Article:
References made to individual securities do not constitute a recommendation to buy, sell or hold any security, investment strategy or market sector, and should not be assumed to be profitable. Janus Henderson Investors, its affiliated advisor, or its employees, may have a position in the securities mentioned.

Not for onward distribution. Before investing in an investment trust referred to in this document, you should satisfy yourself as to its suitability and the risks involved, you may wish to consult a financial adviser. This is a marketing communication. Please refer to the AIFMD Disclosure document and Annual Report of the AIF before making any final investment decisions. Past performance does not predict future returns. The value of an investment and the income from it can fall as well as rise and you may not get back the amount originally invested. Tax assumptions and reliefs depend upon an investor’s particular circumstances and may change if those circumstances or the law change. Nothing in this document is intended to or should be construed as advice. This document is not a recommendation to sell or purchase any investment. It does not form part of any contract for the sale or purchase of any investment. We may record telephone calls for our mutual protection, to improve customer service and for regulatory record keeping purposes.

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Important information

Please read the following important information regarding funds related to this article.

Before investing in an investment trust referred to in this document, you should satisfy yourself as to its suitability and the risks involved, you may wish to consult a financial adviser. This is a marketing communication. Please refer to the AIFMD Disclosure document and Annual Report of the AIF before making any final investment decisions.
    Specific risks
  • If a Company's portfolio is concentrated towards a particular country or geographical region, the investment carries greater risk than a portfolio that is diversified across more countries.
  • Where the Company invests in assets that are denominated in currencies other than the base currency, the currency exchange rate movements may cause the value of investments to fall as well as rise.
  • Most of the investments in this portfolio are in smaller companies shares. They may be more difficult to buy and sell, and their share prices may fluctuate more than those of larger companies.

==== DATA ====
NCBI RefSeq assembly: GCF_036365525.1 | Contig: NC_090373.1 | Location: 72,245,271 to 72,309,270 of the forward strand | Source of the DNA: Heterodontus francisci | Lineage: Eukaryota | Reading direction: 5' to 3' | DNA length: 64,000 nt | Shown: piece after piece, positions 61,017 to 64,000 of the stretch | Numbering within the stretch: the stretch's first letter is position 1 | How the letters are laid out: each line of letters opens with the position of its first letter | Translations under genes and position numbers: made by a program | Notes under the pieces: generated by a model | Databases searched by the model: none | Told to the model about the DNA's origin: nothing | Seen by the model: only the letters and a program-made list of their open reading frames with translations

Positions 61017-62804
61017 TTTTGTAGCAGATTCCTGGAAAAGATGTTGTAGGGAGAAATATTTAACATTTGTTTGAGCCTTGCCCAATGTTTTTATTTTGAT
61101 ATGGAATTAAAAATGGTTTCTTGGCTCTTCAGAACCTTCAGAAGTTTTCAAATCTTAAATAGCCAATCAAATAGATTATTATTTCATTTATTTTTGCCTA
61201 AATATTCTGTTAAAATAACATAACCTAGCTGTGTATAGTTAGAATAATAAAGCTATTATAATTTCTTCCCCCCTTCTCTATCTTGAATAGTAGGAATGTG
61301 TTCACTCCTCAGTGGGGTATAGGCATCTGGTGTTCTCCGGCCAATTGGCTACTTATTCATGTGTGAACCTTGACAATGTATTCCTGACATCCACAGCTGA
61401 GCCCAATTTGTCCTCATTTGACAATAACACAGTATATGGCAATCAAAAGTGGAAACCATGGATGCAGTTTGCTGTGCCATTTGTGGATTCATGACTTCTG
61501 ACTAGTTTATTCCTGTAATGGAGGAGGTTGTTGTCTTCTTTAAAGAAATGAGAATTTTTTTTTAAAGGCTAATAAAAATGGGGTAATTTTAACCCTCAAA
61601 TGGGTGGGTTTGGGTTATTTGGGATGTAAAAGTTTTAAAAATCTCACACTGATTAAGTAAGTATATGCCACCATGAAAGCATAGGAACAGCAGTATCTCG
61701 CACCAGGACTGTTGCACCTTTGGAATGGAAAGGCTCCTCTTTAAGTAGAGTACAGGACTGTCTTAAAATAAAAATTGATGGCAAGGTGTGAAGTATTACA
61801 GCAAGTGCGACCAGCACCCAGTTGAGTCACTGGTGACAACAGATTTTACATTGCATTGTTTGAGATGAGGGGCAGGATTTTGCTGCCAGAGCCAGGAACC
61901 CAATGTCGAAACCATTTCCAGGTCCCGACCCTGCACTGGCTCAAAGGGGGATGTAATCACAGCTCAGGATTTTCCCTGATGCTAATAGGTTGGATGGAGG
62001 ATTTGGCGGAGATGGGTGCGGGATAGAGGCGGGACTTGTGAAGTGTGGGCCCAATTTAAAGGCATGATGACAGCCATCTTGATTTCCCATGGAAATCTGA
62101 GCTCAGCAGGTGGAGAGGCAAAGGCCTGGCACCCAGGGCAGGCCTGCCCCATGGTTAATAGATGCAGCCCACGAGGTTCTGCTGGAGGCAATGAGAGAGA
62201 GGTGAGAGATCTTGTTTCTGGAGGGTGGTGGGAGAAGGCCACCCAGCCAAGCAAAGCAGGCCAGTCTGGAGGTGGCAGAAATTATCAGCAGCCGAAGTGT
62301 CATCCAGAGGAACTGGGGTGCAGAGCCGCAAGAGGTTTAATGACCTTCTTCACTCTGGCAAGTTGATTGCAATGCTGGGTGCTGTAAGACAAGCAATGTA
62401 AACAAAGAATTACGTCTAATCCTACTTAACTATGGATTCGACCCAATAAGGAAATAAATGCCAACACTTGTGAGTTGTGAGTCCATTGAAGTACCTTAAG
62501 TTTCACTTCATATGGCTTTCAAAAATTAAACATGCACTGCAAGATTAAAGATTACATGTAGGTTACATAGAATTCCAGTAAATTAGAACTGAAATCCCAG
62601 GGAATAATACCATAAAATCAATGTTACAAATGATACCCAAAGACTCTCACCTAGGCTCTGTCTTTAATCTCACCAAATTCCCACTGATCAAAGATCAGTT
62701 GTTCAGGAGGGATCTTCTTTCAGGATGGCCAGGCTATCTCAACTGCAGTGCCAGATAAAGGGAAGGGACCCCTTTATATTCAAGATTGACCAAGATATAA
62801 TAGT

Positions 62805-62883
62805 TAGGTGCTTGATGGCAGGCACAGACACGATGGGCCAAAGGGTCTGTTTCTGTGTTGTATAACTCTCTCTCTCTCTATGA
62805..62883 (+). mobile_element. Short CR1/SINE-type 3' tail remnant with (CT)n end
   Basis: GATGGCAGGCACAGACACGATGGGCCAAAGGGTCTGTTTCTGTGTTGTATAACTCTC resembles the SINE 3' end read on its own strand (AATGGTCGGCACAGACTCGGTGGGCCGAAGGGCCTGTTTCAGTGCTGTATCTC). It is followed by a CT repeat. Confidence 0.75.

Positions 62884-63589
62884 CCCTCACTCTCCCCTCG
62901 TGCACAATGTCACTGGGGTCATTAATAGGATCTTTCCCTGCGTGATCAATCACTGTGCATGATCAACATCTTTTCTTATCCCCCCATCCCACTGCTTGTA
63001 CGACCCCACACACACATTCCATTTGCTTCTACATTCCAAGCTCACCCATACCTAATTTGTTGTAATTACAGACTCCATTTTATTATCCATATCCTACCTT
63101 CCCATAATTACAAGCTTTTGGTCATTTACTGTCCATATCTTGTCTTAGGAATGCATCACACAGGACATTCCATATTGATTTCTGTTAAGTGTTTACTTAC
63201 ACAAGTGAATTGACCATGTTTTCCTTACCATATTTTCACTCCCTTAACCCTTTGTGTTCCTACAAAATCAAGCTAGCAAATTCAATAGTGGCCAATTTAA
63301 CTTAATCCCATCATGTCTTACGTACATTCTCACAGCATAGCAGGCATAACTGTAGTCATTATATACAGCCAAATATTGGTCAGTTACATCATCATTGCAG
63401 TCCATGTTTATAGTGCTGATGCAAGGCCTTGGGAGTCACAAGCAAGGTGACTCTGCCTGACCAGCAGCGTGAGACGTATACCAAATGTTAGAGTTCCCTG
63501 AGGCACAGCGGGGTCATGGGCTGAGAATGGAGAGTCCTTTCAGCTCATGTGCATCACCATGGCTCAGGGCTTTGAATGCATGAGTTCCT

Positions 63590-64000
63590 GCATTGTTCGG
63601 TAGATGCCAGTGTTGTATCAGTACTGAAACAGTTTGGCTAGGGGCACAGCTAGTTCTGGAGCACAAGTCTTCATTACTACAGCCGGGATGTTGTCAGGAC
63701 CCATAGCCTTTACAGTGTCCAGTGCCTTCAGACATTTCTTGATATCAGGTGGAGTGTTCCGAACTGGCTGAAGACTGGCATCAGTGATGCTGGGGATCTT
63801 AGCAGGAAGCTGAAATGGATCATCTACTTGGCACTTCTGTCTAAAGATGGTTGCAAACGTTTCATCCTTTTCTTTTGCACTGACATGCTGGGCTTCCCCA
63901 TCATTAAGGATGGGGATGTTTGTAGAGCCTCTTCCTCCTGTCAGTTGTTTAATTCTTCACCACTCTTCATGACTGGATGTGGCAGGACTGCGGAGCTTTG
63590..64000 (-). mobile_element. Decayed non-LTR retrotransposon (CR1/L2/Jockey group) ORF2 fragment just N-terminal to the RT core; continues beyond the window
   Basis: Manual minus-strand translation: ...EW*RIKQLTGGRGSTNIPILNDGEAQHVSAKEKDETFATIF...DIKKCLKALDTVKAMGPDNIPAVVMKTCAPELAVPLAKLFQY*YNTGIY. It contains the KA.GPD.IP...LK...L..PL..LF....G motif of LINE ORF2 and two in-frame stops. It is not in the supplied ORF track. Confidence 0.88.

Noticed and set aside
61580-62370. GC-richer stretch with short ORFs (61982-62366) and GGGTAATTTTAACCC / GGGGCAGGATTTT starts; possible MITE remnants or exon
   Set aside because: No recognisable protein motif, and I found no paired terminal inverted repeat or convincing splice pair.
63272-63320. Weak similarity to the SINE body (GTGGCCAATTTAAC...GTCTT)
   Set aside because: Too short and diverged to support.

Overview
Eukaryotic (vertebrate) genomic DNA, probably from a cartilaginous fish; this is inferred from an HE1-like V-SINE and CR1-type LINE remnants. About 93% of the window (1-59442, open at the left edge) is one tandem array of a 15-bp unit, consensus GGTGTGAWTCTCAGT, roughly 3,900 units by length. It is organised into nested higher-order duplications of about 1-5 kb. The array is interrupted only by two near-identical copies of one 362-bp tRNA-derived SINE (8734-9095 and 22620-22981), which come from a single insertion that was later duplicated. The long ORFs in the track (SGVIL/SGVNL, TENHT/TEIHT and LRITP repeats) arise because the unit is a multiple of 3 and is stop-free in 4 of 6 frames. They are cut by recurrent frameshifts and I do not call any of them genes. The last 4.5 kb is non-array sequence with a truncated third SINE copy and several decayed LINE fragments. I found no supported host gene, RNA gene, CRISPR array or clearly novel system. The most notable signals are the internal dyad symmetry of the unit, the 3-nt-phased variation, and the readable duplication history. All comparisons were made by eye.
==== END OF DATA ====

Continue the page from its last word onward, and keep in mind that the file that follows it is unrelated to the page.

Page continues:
• This Company is suitable to be used as one component of several within a diversified investment portfolio. Investors should consider carefully the proportion of their portfolio invested in this Company.
  • Active management techniques that have worked well in normal market conditions could prove ineffective or negative for performance at other times.
  • The Company could lose money if a counterparty with which it trades becomes unwilling or unable to meet its obligations to the Company.
  • Shares can lose value rapidly, and typically involve higher risks than bonds or money market instruments. The value of your investment may fall as a result.
  • The return on your investment is directly related to the prevailing market price of the Company's shares, which will trade at a varying discount (or premium) relative to the value of the underlying assets of the Company. As a result, losses (or gains) may be higher or lower than those of the Company's assets.
  • The Company may use gearing (borrowing to invest) as part of its investment strategy. If the Company utilises its ability to gear, the profits and losses incurred by the Company can be greater than those of a Company that does not use gearing.
  • Using derivatives exposes the Company to risks different from - and potentially greater than - the risks associated with investing directly in securities. It may therefore result in additional loss, which could be significantly greater than the cost of the derivative.
  • If the Company seeks to minimise risks (such as exchange rate movements), the measures designed to do so may be ineffective, unavailable or negative for performance.